I’ve just implemented pure grouping into the control flow analysis. So, what does that actually mean?
The previous algorithm was tailored specifically to stack-based machines, exploiting the property that in an archetypical stack-based machine, you can detect individual lines of code based on when the stack is balanced. Although none of the generic code requires or makes use of this, it generates some very nice side effects: for example, conditions will be placed in a single group of their own.
Unfortunately, that doesn’t work for non-stack-based machines: since the stack is not used, the stack is always balanced and no grouping can be performed with that algorithm. This is a big problem, because it generates a lot of vertices in the graph, and this causes dot to choke when trying to layout the graph.
Ideally, this would be handled by letting engines specify a custom grouping algorithm, since this would allow each engine to tailor the grouping to meet their needs (e.g. make sure conditions are in groups of their own). However, the code isn’t really ready for that; the CFG was never re-designed due to a lack of concrete ideas, and any changes here could very easily affect the grouping algorithms as well, which may require substantial changes.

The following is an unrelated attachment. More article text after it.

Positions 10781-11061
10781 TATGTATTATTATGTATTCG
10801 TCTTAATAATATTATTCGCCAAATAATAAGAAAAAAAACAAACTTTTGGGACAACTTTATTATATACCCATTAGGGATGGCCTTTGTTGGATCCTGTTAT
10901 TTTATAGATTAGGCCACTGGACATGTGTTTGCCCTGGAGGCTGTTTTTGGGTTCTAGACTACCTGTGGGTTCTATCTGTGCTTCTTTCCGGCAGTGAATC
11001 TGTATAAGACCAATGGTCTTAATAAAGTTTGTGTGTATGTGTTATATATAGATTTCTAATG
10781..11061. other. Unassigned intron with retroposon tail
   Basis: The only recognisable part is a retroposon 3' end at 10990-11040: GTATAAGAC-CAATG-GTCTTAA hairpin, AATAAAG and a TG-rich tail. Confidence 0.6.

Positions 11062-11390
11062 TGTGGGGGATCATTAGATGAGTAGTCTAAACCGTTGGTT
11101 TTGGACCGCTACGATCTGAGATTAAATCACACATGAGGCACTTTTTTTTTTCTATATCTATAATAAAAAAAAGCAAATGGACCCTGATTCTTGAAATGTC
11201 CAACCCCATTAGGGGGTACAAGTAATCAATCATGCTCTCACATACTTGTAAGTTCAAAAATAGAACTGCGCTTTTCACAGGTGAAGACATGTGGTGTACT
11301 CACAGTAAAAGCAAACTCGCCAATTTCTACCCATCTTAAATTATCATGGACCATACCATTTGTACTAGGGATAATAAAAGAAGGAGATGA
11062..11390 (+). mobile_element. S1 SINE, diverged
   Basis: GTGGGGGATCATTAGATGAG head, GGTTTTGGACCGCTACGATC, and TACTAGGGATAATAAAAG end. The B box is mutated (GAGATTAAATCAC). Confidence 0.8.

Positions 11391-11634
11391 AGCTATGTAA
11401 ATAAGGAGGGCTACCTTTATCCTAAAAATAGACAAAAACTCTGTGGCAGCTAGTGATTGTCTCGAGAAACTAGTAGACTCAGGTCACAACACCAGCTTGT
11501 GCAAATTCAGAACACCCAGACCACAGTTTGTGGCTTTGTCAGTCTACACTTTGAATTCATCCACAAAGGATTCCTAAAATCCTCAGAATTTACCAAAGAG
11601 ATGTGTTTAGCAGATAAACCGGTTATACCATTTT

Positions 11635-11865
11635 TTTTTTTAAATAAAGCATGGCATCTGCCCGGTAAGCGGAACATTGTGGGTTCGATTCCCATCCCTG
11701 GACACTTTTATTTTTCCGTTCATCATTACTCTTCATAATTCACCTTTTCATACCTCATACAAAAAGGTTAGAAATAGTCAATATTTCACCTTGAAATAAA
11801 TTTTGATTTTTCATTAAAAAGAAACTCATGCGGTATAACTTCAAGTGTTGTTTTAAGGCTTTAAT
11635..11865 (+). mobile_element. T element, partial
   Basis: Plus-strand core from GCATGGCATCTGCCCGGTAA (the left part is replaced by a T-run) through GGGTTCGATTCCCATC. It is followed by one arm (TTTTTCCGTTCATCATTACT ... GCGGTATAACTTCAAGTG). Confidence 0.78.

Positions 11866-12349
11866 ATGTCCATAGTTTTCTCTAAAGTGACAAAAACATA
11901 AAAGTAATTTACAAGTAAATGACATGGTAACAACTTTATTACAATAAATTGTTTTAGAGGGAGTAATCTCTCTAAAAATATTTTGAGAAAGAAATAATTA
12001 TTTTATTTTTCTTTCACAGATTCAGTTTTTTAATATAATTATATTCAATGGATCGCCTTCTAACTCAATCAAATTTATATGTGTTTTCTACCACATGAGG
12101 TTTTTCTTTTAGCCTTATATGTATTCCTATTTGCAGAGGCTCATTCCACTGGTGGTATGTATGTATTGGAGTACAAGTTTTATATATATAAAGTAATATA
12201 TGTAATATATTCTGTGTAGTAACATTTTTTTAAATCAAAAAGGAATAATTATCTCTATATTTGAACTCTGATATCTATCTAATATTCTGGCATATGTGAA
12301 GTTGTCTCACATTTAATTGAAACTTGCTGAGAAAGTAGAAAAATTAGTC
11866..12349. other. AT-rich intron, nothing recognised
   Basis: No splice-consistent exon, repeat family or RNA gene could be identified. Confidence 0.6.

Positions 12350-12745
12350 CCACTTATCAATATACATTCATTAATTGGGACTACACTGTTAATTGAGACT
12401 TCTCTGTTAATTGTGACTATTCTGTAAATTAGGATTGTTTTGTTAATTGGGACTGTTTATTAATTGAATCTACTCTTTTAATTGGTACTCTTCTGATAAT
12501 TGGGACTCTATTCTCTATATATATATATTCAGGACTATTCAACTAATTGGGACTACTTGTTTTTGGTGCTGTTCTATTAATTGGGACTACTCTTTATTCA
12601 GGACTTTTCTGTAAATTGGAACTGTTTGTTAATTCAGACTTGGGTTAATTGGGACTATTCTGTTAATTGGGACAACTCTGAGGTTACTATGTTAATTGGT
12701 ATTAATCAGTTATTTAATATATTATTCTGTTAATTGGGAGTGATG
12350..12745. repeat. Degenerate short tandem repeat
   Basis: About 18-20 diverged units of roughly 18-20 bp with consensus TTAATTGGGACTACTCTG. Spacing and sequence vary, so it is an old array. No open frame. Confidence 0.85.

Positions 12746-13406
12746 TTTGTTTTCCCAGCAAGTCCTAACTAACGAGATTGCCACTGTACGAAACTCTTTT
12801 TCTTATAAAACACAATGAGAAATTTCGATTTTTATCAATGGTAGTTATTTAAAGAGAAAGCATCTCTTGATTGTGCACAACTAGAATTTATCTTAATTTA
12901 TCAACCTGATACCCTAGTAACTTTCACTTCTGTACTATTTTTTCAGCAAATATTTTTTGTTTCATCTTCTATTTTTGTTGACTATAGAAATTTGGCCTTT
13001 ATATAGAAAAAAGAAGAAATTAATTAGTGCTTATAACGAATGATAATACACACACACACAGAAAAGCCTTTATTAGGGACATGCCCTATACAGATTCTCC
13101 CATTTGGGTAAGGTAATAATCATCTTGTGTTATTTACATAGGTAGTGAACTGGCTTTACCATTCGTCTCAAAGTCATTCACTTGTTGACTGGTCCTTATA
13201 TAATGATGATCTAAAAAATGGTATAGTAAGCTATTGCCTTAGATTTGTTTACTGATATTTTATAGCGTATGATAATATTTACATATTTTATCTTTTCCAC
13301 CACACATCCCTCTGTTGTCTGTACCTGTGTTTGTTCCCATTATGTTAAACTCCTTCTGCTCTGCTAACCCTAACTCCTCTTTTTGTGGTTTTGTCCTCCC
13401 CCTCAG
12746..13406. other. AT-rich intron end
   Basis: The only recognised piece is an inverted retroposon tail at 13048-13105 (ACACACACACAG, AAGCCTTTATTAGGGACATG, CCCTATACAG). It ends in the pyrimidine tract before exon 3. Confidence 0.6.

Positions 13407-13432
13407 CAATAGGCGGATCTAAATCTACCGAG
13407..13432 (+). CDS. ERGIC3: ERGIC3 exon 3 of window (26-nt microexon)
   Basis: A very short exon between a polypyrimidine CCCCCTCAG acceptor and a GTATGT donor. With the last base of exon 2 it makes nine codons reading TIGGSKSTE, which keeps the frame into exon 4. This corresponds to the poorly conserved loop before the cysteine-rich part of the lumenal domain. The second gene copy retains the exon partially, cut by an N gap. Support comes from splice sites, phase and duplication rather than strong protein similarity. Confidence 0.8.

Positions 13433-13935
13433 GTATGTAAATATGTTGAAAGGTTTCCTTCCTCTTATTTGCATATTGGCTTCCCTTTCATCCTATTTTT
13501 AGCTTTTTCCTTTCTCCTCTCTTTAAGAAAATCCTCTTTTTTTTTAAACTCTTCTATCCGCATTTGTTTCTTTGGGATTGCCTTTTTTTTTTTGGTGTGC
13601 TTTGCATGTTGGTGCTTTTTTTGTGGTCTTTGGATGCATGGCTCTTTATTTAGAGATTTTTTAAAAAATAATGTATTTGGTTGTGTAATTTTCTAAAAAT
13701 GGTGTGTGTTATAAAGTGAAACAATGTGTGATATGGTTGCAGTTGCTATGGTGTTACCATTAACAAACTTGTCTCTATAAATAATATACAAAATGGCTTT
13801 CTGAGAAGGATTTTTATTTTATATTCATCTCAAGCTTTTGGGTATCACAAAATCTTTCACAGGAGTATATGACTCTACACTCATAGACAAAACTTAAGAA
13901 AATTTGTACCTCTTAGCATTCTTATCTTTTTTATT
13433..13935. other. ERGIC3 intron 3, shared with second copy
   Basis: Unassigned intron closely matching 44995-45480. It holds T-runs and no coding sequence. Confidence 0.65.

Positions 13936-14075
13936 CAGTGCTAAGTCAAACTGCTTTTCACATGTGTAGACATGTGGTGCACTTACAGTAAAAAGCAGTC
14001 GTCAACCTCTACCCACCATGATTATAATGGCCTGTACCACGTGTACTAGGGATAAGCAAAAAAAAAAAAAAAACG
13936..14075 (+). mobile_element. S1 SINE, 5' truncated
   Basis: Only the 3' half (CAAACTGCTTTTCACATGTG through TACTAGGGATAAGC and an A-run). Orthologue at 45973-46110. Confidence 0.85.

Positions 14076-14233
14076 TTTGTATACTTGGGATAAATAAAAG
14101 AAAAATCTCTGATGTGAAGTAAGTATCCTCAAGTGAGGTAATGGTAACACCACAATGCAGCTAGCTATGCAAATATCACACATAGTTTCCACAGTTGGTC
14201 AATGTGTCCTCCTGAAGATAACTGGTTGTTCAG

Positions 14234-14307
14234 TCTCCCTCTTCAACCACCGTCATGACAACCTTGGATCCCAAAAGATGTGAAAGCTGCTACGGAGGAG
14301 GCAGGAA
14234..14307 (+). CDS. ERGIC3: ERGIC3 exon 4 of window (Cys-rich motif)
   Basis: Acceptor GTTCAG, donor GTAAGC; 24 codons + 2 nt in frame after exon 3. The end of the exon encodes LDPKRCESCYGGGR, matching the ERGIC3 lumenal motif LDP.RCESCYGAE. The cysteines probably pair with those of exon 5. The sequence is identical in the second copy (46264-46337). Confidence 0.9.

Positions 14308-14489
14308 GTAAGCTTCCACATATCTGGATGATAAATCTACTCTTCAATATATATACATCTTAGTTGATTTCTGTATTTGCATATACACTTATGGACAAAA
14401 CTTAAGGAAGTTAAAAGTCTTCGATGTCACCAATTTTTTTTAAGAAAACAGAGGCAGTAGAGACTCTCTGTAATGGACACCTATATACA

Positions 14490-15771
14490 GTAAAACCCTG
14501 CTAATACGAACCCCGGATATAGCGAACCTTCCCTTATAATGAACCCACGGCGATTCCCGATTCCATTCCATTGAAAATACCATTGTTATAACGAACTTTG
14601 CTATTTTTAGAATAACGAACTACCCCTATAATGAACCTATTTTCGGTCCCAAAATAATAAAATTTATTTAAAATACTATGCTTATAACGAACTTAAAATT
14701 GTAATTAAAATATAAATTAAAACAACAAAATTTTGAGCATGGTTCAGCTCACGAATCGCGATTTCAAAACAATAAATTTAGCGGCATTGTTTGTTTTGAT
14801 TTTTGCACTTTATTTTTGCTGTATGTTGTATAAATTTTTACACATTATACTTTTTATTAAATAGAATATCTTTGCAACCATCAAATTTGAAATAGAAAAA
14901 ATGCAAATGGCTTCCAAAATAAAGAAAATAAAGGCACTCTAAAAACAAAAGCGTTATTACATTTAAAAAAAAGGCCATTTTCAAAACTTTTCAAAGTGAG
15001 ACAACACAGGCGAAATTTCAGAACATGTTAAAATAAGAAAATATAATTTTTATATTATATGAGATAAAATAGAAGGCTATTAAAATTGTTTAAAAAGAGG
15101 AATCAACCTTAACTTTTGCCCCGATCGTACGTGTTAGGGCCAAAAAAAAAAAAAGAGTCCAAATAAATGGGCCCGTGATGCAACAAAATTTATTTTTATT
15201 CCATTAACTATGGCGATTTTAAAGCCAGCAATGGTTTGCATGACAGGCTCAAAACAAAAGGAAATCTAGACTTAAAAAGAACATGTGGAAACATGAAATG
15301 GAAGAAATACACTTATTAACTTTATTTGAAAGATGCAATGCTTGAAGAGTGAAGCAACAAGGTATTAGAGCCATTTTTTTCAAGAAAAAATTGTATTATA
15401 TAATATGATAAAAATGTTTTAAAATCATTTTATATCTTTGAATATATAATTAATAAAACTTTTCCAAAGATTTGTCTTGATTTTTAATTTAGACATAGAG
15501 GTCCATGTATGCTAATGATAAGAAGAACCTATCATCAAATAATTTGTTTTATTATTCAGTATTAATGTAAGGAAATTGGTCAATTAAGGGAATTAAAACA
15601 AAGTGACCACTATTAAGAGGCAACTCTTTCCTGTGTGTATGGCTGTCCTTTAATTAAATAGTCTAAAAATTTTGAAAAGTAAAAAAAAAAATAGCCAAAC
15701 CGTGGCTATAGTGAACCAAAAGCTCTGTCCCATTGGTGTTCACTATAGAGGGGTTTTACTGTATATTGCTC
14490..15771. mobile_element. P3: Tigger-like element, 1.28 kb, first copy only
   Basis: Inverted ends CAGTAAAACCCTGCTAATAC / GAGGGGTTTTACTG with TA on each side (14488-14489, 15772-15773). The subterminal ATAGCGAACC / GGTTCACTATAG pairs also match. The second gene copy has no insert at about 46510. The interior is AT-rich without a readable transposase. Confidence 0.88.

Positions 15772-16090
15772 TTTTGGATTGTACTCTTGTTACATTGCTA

As a compromise, I’ve added something I call pure grouping, which only considers branches, much like the graph view found in IDA. This approach, which engines can opt-in to, creates the minimal amount of groups, and makes it much easier for dot to layout the graph, allowing visualization of the CFG, which makes it much more feasible to implement code generation for those engines, because you can more easily see what’s going on.
For a concrete, visual example, here is a “pure” version of one of the SCUMM scripts I’ve previously shown here:
Had this been a non-stack-based engine, the old algorithm would have created 28 nodes in the graph – one per instruction. Pure grouping reduces that number to 7. For comparison, regular stack-based grouping generates 12 groups in this case.
Of course, that doesn’t mean every engine should use pure grouping: if you have a stack-based engine which fits into the archetype, then it’s usually a good idea to keep using the original algorithm because it works well for those engines, and I’m not changing KYRA or SCUMM to use pure grouping. However, other engines such as Groovie, which are not stack-based, should be able to benefit from this, if only by allowing visualization of their scripts.